Wednesday 12 February 2014

Atlas of Remote Islands

(February 2014)

My decision to join twitter seems to have reaped some unexpectedly rapid and literal dividends. A short tweet dashed off in haste, largely because I’m one of those tedious people who takes far too much pleasure in cheap wordplay, and I now find myself the recipient of three hundred quid’s worth of books courtesy of Waterstones (That’s WATERSTONES, may as well make sure they get their money’s worth).
It’s a fairly eclectic mix of titles, so they’re not all to my taste. This one though definitely is and, following hard on the heels of A Natural History of Dragons, is another absolutely beautiful book. A gazetteer of fifty islands from around the world, featuring gorgeous hand drawn maps of each one accompanied by a page of narrative. I apologise for using such an ugly word, but I’m really not sure how else to describe the accompanying text as each passage is really a very short story about a significant incident concerning the island in question.

That ‘significant’ is entirely relative, as these island range from the famous (Iwo Jima, Easter Island, St Helena) to the infamous (Diego Garcia, Norfolk Island, Pitcairn) to the utterly obscure (Semisopochnoi, Tromelin, Southern Thule). Nonetheless, no matter how ignored or remote Schalansky finds something to say about each one which, given a large number of these ‘significant’ incidents stem from the direct effects of western colonialism, slowly accumulate to form a bitter-sweet discourse on humankind’s capacity for innovation, irrepressibility, blindness, and stupidity.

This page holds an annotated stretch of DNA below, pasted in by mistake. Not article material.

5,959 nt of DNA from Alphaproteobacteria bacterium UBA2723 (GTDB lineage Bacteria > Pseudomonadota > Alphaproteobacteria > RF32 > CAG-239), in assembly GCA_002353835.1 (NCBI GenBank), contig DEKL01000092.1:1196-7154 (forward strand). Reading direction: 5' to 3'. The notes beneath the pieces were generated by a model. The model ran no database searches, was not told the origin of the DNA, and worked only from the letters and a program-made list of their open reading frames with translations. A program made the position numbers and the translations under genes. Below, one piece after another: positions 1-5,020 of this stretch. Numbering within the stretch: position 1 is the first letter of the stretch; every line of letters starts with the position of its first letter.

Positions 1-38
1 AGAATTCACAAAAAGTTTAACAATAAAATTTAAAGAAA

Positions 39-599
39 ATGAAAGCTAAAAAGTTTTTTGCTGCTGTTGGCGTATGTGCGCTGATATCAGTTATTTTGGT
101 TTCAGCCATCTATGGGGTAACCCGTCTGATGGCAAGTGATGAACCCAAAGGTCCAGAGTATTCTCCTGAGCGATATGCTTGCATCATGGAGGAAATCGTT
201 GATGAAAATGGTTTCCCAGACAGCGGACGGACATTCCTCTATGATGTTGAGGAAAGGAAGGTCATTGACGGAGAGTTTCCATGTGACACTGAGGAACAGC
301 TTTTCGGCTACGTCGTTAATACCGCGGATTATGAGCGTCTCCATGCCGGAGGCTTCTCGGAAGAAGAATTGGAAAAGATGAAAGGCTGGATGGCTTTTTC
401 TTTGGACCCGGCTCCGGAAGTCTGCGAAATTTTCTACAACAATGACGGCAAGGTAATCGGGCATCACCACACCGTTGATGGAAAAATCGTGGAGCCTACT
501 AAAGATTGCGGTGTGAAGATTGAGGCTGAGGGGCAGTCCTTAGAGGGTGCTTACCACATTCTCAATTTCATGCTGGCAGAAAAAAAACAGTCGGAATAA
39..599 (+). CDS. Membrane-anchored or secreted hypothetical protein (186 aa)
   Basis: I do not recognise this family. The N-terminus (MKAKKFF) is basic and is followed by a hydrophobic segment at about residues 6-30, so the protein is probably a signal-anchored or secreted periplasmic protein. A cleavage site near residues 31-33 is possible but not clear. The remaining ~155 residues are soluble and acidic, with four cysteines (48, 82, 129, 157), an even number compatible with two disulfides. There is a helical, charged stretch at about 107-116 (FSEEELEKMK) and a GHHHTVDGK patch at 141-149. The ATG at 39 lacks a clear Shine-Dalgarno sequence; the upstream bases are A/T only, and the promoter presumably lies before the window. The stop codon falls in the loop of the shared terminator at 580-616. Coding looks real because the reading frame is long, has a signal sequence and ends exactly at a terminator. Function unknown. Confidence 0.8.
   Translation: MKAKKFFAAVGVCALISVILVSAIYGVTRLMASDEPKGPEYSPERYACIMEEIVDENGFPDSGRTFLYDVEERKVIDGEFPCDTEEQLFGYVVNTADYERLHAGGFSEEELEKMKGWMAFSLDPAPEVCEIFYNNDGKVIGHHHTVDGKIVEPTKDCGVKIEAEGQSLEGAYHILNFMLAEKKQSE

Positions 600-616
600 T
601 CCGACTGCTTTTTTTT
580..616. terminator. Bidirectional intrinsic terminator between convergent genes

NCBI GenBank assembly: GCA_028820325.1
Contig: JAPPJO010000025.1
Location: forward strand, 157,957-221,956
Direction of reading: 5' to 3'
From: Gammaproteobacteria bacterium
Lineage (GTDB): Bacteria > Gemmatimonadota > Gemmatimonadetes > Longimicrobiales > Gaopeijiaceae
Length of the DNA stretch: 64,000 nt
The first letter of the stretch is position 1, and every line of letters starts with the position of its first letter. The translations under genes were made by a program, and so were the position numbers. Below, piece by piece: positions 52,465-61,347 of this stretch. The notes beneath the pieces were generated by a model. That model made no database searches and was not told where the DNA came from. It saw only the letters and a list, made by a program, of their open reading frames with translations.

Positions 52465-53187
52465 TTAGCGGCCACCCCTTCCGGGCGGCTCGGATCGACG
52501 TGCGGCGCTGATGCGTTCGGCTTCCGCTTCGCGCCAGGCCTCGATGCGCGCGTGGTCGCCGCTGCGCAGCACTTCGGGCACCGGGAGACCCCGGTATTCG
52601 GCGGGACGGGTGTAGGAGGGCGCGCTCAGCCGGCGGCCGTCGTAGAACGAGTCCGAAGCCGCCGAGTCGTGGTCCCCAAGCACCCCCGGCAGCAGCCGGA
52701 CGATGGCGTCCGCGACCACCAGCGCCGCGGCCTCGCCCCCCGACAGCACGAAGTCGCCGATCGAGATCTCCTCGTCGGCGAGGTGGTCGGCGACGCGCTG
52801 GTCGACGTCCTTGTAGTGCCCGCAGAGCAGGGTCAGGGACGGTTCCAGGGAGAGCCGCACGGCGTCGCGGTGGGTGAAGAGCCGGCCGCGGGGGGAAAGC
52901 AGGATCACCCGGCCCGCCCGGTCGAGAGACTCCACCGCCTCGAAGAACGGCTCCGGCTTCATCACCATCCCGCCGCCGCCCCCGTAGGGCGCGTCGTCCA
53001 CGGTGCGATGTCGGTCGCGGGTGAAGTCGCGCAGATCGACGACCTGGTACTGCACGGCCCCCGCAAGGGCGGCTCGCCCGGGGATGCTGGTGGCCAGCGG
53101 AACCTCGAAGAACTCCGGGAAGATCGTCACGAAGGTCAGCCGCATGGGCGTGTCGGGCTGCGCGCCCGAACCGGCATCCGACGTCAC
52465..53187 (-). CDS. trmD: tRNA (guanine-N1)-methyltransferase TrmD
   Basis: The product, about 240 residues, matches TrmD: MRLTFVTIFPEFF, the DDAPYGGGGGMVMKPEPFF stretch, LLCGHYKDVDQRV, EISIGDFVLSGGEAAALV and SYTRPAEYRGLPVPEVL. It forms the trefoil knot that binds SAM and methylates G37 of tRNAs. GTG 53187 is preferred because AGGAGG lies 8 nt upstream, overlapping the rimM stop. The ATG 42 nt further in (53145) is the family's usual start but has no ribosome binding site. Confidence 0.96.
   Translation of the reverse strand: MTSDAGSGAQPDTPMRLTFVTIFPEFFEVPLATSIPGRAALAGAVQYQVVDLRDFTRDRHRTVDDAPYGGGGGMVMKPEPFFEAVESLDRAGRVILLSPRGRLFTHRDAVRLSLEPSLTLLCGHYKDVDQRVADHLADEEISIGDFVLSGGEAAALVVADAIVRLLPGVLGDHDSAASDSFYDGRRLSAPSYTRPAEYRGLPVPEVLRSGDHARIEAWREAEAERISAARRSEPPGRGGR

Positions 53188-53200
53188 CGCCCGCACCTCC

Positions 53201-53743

It’s only a slim volume, and, appropriately enough, sparsely populated in terms of text but there’s so much food for thought here. This is a small, wonderful, enlightening, depressing, and uplifting book. If I’d spent my own money on it I would have been delighted, but getting it for free is even better. I can’t recommend this book highly enough.


  1. On a similar theme.

  2. Thanks for that. I was unaware of that book, but then Eco is another one of the many writers I really should read more of...

    1. This comment has been removed by the author.

    2. To defend looking pretentious, although Eco was once as au courant as Slavoj Žižek is now, he wrote a few things worth reading which I have read: 'The Name of the Rose', 'Travels in Hyperreality'. He may have written more worth the while, but I have not read them... 'The Book of Legendary Lands' sounds like the sort of thing he'd do well: esoterica.

      I was able to use 'Travels in Hyperreality' in a smart-assed Facebook post about Tokyo Disneyland. A hell of a way to find out how few of your friends are well read (have heard of him). Still, for quickly sketched world building, nobody beats Borges, and nothing beats 'Fictions'.

    3. Well, I've seen the film of The Name of the Rose. Does that count?

      (And really there's no need to defend looking pretentious, to me of all people ;)